Dunedin artist Hope Duncan says a wolf-shaped rug made from crossbred wool is the perfect analogy for the state of the carpet fibre industry.

The Dunedin School of Art graduate loves wool but despairs about the state of the crossbred wool sector so for her end-of-year exhibition she chose a two-piece item with a wool carpet in the shape of a wolf as an eye-catching element in a none too subtle dig at how synthetic carpet manufacturers have laid claim to wool’s natural attributes.

Duncan hopes it will provoke conversation about the attributes of wool and issues with synthetic fibres. . . 

 


Rural round-up

November 2, 2017

Top farmers tackle the crunchy stuff and spell cash with a capital C – Pita Alexander:

Many years ago I can remember a farm survey with one of the questions being: “Do farm men feel they are above average drivers?”.

Unsurprisingly, 92 per cent replied definitely yes and from that point on I have always been careful about interpreting survey results. With that said, my suggested 30-odd point list as to what the top group do, think and say would be:

· They are almost invariably a couple with decision making being more or less equal, even on the crunchy issues.

· They listen well and dwell on a problem, but don’t necessarily act on it.

· Top farmers spell cash with a capital C, because for part of every year it can rule their cashflow and their life.

· They are well aware that historically low interest rates have camouflaged their financial results for the past 10 years. They don’t want to see any change, but they expect it sooner or later. . .

 

Farmers Fast Five – Nick Hamilton – Claire Inkson:

Farmers Fast Five : Where we ask a Farmer a quick five questions about farming, and what agriculture means to them. Today we talk to Omihi Farmer Nick Hamilton.

1. How long have you been farming?

I grew up on this farm and my family ancestors have farmed in this area since the very early days. My wife and I purchased our first block in 1999 but we were still working in town. We leased it out to Dad. We went into partnership with my parents in 2002 when we had our first child. Since then we have leased more land and more recently purchased another block. 

2. What sort of farming were you involved in?
I worked in rural finance after finishing at Lincoln and got to see all sorts of farming operations which was a great help in becoming the sheep and beef farmer I am today. I also spent nearly 5 years working for the New Zealand Merino Company and during that time I got to meet some very progressive farmers and analyse some future focused farming businesses that are making a positive contribution to agriculture and the environment. . .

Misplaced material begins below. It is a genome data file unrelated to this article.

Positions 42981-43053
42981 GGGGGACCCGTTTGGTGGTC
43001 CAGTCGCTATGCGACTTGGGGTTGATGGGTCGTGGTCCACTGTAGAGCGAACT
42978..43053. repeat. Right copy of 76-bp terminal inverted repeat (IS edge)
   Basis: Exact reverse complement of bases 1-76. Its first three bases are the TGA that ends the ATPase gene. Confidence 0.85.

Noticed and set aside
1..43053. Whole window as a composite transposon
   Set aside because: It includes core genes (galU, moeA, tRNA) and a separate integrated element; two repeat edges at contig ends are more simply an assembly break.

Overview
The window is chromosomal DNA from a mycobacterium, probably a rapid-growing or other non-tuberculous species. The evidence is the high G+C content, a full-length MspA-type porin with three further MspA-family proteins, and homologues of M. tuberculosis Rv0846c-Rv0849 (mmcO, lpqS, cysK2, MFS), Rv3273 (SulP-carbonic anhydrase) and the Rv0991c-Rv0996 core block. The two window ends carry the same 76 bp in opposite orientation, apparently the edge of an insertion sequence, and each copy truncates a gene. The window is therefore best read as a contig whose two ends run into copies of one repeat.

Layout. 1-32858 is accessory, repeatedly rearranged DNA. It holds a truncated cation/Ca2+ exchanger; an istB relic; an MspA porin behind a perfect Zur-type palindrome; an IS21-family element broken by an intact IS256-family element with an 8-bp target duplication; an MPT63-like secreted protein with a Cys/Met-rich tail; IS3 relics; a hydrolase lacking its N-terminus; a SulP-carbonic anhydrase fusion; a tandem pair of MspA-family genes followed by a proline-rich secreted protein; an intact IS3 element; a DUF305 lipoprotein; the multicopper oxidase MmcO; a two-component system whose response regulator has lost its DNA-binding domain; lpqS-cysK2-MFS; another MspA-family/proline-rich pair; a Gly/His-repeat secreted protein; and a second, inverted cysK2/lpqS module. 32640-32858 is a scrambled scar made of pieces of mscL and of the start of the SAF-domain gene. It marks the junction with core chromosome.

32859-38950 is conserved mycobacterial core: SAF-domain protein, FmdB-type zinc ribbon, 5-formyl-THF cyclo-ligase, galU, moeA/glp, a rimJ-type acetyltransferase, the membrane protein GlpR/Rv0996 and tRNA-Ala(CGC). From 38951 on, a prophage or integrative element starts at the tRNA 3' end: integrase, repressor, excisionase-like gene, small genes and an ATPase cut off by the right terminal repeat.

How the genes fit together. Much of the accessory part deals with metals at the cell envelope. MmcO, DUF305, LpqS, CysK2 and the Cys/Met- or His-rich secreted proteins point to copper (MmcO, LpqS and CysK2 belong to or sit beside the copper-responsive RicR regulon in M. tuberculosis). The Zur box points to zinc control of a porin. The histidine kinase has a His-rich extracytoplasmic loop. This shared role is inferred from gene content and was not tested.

PGG Wrightson says earnings growth to stall in 2018, begins strategic review – Jonathan Underhill:

 (BusinessDesk) – PGG Wrightson said earnings growth will stall this year after a wet winter and spring and said it will embark on a strategic review following the appointment of new chief executive Ian Glasson.

Operating earnings before interest, tax, depreciation and amortisation for the coming year are expected to be in line with the $64.5 million reported for the year ended June 30, the Christchurch-based company said in a statement. Net profit would fall about 30 percent, mainly reflecting one-time gains from property sales in 2017 that won’t be repeated in the current financial year, it said. . . 

Flying venison sandwiches (Arby’s did it again!):

Venison sandwiches flew out of the doors of US fast-food chain Arby’s last weekend as punters queued to get a taste of the new menu item.

Last year’s ‘limited edition’ promotion of the New Zealand venison sandwich in five hunting states went really well. So well, in fact, that the world’s second largest sandwich restaurant chain decided to see if it could repeat the effect. It ran an extended ‘limited time’ promotion for the sandwich, at the start of the US hunting season on 21 October, across all of its 3228 US retail stores.

Mountain River Venison marketing director John Sadler created the successful item with Arby’s last year, working with Mountain River Processors and in-market partner Terra Pacific Marketing director Angus Cleland and wife Anna Marie Longo.

Sadler has been involved in organising sufficient supplies over the past few months to supply an average of 70 New Zealand farm-raised, grass-fed venison steaks per restaurant. That added up to 226,000 steaks or just over 45 tonnes of product. . . 

Farmtech Startups Serving Smallholder Farms – Emma Cosgrove:

According to the United Nations, agriculture and other “rural activities” are the main source of income for three-quarters of the world’s “extreme poor”. 

Every year for UN World Food Day (October 16) the UN Food and Agriculture Organization picks a theme within food and agriculture to bring awareness to on the day. For 2017 the organization is focusing on the challenges that forced migration brings to agriculture. 

“A large share of migrants come from rural areas where more than 75% of the world’s poor and food insecure depend on agriculture and natural resource-based livelihoods,” says the UN, underlining the inherent linkage between migrants and smallholder farms all over the world.  

According to the UN, migration forced either by conflict and political instability, or economic necessity can exacerbate existing problems in countries and cities that receive many migrants and stress local food systems and economies. 

“Creating conditions that allow rural people, especially youth, to stay at home when they feel it is safe to do so, and to have more resilient livelihoods, is a crucial component of any plan to tackle the migration challenge,” says the organization.  . .